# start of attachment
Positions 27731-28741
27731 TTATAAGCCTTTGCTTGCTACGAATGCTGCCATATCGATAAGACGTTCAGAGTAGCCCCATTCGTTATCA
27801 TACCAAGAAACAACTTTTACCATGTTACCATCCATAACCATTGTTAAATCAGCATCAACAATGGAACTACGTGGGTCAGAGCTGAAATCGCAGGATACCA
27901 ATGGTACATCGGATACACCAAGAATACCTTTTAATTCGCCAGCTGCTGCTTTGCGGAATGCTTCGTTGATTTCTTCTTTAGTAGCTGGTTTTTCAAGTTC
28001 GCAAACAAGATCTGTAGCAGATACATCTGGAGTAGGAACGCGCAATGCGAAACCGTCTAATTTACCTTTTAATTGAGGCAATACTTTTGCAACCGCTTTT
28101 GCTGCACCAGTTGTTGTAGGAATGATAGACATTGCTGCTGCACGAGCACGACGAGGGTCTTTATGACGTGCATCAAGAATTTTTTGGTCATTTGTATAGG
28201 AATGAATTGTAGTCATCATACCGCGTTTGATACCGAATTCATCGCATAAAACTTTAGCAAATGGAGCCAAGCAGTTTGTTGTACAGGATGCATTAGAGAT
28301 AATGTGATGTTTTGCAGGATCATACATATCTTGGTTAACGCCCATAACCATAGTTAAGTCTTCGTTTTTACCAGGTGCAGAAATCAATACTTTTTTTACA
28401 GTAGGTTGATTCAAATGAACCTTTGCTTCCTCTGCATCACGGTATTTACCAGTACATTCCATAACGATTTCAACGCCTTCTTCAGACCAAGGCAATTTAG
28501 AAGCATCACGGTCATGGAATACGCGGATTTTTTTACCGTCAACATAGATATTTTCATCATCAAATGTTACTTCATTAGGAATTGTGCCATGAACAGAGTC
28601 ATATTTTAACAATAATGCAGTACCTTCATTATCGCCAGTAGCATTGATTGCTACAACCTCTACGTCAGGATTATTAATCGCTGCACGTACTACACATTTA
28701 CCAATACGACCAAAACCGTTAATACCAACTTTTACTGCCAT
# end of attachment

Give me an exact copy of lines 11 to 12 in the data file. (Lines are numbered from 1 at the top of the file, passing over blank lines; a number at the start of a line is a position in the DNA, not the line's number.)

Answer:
28601 ATATTTTAACAATAATGCAGTACCTTCATTATCGCCAGTAGCATTGATTGCTACAACCTCTACGTCAGGATTATTAATCGCTGCACGTACTACACATTTA
28701 CCAATACGACCAAAACCGTTAATACCAACTTTTACTGCCAT